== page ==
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CRIME

Italian man cleared of stealing aubergine, nine years on

An Italian man has finally been acquitted of stealing an aubergine nine years after first being charged, ending a legal wrangle over a piece of fruit worth pennies that cost taxpayers thousands.

Italian man cleared of stealing aubergine, nine years on
After a long legal battle, an Italian man has been acquitted of stealing an aubergine. Photo: Paul J. Richards/AFP

The man, then aged 49, had the incriminating aubergine in his bucket when police caught him trying to escape through a privately owned field near Lecce, in the southern region of Puglia, in 2009.

While being taken away, he pleaded with the police that he had tried to steal the nightshade because he was unemployed and desperate to feed his child.

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However, the courts initially showed no mercy, sentencing him to five months in prison and ordering him to pay a €500 fine. That punishment was reduced on appeal to two months' jail and €120.

The man's legal counsel was still not satisfied and took the case to the Court of Cassation in Rome, Italy's highest appeals court, where the defendant was acquitted nearly a decade after he was first arrested.

The Court of Cassation criticized the lower courts in Lecce for not taking into account the extreme weakness of the prosecution's case given the man's financial situation.

La Repubblica newspaper quoted the ruling as saying that the man “was definitely acting to satisfy the hunger of his family… there are grounds for justification [of the theft]”.

The court also lamented the amount of public money spent on the case, with €7,000-8,000 going towards legal fees as the man was too poor to pay for his own defence, La Repubblica reported.

CRIME

Italy remembers murdered anti-mafia judge Falcone

Italy commemorated the death of Italian judge Giovanni Falcone on Monday, thirty years after the brutal Capaci bombing.

Italy remembers murdered anti-mafia judge Falcone

The entire country paid tribute on Monday to anti-mafia judge Giovanni Falcone, killed by the Sicilian mafia 30 years ago in a car bomb murder that shocked the country.

Interior Minister Luciana Lamorgese laid a wreath at the memorial at the site of the blast at Capaci, near Palermo, that killed Falcone, his wife, and three members of his police escort on May 23rd 1992.

Another ceremony in Palermo was attended by Italian President Sergio Mattarella, whose brother Piersanti, then Sicily’s regional president, was also murdered by the mafia.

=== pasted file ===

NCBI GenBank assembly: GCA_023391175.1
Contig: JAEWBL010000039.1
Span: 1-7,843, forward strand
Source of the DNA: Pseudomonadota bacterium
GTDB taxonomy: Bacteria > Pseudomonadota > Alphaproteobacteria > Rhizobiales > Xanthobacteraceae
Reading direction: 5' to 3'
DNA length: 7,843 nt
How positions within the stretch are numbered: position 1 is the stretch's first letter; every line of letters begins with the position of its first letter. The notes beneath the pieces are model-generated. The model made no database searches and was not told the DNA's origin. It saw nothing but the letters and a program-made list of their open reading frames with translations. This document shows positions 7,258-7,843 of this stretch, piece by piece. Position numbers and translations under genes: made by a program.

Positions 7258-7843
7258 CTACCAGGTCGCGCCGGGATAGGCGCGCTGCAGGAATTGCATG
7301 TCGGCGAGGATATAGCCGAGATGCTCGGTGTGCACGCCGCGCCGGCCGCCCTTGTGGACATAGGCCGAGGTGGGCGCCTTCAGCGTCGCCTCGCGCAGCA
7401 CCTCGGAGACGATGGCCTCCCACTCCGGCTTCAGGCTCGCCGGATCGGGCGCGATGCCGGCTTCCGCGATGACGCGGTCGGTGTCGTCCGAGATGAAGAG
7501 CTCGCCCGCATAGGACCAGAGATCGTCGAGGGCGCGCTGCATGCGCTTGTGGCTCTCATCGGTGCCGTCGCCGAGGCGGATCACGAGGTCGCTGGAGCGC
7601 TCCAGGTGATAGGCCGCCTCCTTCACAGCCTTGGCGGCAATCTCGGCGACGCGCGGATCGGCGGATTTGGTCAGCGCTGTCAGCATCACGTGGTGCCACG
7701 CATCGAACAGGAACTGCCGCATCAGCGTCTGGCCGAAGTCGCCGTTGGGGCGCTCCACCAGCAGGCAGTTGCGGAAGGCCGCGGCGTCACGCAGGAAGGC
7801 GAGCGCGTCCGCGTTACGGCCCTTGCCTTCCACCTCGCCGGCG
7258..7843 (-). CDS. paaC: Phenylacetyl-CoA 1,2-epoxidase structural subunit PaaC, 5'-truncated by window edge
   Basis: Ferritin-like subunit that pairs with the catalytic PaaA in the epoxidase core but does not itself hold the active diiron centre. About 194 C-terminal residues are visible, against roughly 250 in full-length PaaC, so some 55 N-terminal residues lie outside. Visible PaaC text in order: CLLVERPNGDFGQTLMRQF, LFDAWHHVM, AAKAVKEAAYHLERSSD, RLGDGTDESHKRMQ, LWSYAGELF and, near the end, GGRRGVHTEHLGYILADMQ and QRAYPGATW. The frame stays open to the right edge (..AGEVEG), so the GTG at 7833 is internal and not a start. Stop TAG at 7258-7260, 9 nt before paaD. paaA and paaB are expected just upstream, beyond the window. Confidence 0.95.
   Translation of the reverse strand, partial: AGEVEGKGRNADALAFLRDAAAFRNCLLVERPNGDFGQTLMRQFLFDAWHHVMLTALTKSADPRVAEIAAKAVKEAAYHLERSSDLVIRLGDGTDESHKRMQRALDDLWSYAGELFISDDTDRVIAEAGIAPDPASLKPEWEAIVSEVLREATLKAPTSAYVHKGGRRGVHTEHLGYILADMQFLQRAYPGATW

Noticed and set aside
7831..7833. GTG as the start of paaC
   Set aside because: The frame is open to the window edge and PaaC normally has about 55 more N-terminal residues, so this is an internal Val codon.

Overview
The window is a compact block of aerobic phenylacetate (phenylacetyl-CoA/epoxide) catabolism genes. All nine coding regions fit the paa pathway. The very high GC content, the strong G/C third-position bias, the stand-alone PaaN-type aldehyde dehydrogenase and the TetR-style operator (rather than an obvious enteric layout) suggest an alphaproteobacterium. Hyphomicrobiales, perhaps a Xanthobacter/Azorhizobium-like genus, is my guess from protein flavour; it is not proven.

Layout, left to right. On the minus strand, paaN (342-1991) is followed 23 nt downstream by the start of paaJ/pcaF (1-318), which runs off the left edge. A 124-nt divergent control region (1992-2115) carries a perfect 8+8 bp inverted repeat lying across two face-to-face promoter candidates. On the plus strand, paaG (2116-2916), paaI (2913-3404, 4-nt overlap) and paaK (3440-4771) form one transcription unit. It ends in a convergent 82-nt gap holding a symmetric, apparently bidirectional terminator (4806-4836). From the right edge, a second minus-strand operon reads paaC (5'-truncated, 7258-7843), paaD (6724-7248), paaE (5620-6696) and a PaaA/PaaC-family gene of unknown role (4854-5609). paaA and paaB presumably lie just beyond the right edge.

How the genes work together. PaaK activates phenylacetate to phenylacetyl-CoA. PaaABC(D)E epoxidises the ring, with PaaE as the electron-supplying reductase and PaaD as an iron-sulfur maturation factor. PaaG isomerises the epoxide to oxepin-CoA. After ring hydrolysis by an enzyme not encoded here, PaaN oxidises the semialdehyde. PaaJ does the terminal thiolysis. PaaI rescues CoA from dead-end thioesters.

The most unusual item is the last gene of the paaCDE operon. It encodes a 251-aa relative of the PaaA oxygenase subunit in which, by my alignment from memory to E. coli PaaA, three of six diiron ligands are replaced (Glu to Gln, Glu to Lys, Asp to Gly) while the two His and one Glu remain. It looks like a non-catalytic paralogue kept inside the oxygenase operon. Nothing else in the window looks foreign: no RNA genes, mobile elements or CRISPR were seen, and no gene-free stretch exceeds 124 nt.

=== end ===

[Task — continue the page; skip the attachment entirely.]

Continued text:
In a statement, Prime Minister Mario Draghi hailed the legacy of Falcone, saying that thanks to his “courage, professionalism and determination, Italy has become a freer and fairer country”.

He said Falcone and his colleagues – one of whom, Paolo Borsellino, was killed by Cosa Nostra two months later – “dealt decisive blows against the mafia”.

“Their heroism had rooted anti-mafia values in society, in new generations, in republican institutions,” he added, saying the “relentless fight against organised crime and […] the search for truth” must continue.

The mob used a skateboard to place a 500-kilogramme (1100-pound) charge of TNT and ammonium nitrate in a tunnel under the motorway which linked the airport to the centre of Palermo.

Falcone, driving a white Fiat Croma, was returning from Rome for the weekend. At a look-out point on the hill above, a mobster nicknamed “The Pig” pressed the remote control button as the judge’s three-car convoy passed.

The blast ripped through the asphalt, shredding bodies and metal, and flinging the lead car several hundred metres.

READ ALSO: How murdered judge Giovanni Falcone shaped Italy’s fight against the mafia

On July 19th, Borsellino was also killed in a car bomb attack, along with five members of his escort. Only his driver survived.

Falcone posed a real threat to Cosa Nostra, an organised crime group made famous by The Godfather trilogy, and which boasted access to the highest levels of Italian power.

He and Borsellino were later credited with revolutionising the understanding of the mafia, working closely with the first informants and compiling evidence for a groundbreaking ‘maxi-trial’ in which hundreds of mobsters were convicted in 1987.

“Thanks to Falcone and Borsellino, the Sicilian mafia became a notorious fact, not something that had to be proved to exist at every trial,” anti-mafia prosecutor Marzia Sabella told AFP.

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